He lived by the adage "Do unto others as you would have them do unto you". I never heard him speak disparagingly of anyone. He would say, "If you haven't got anything good to say about someone, don't say anything at all". As a child growing up I never heard him use swear words, the strongest words I heard were "Blimey Charlie". I was surprised and amazed when I was 16 or 17 I heard him using the odd swear-word when things went wrong. I remember wondering where he learnt these naughty words that we, as teenagers, knew. But even then he rarely swore out loud, although Mum tells me that after he got his electric wheelchair he developed certain skills along those lines.
Another of Dad's sayings was "If something was worth doing it was worth doing properly". Mum says that didn't include washing up. It was a job he was no expert at but if anyone complained that "you missed a bit there" he just say, "That's OK, it'll come off on the tea towel!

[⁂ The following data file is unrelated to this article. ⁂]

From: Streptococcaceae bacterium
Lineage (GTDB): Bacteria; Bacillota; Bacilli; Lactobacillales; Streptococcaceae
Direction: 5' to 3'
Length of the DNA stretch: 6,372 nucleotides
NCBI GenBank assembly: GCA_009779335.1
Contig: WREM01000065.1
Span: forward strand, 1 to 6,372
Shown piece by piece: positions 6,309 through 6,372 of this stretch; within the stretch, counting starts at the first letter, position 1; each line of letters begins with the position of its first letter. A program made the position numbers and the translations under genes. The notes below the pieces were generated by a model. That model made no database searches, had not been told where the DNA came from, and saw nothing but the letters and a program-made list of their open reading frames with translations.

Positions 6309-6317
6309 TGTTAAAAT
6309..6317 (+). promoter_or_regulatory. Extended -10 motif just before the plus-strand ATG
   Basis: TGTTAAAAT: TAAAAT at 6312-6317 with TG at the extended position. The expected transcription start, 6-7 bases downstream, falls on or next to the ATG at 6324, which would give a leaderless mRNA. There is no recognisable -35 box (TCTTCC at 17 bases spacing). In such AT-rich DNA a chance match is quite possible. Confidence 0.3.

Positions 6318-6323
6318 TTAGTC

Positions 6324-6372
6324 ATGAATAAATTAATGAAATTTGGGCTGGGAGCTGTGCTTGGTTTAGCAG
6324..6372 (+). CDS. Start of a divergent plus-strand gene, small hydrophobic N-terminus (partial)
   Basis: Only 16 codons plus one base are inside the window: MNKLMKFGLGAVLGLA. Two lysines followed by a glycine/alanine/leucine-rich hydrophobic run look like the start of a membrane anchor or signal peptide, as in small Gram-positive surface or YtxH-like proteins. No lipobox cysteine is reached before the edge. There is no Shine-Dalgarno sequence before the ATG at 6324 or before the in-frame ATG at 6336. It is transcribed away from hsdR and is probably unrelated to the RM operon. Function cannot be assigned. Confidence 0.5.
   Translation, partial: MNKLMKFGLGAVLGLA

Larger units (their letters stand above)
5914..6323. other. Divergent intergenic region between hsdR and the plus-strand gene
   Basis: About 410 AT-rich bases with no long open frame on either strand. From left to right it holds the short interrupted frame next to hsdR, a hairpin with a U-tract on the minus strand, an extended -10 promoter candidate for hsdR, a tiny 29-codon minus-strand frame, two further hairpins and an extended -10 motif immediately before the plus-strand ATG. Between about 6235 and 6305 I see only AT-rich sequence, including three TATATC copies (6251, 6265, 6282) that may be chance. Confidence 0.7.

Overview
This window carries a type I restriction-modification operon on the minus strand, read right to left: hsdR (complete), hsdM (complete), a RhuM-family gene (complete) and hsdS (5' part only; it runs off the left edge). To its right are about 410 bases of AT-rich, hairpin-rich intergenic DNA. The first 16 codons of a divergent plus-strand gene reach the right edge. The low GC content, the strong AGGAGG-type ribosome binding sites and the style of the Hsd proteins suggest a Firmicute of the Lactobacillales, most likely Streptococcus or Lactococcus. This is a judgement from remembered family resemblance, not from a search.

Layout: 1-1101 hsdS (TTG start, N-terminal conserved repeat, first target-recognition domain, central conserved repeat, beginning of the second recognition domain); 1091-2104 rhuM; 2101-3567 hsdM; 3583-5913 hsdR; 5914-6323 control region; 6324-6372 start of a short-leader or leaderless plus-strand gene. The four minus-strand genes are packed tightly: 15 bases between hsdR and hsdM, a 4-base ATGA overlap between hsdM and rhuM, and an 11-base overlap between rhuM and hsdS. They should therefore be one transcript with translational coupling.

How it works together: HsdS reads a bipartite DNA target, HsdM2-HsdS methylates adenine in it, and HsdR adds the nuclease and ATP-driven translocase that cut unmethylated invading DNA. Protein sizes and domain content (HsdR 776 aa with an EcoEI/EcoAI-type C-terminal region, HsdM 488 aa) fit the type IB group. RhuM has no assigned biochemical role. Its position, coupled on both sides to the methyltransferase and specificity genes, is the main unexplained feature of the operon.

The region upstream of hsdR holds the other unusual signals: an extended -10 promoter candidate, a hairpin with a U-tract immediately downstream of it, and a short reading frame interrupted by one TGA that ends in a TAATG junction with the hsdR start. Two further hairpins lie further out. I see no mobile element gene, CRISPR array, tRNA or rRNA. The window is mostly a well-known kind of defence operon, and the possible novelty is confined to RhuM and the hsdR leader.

A lot of little things come to mind from childhood: Dad kicking the footy with us between the gum trees and the oak tree, taking us on picnics to the salt lakes or Pinbong Reserve or Pygery Rocks, stopping at the dog-fence for a sandwich on the way to Venus Bay, taking his lunch out to the paddock during school holidays and being allowed to ride on the back of the combine for a few rounds.
I could go on but I won't. These are just a few of the thoughts that came to mind when putting this together. There are many stories that could be told and everyone here will have their own memories of Dad. He was a man who respected everyone and was, in turn, respected by all who knew him. As I said earlier he was the salt of the earth and his passing will leave a big gap in our lives.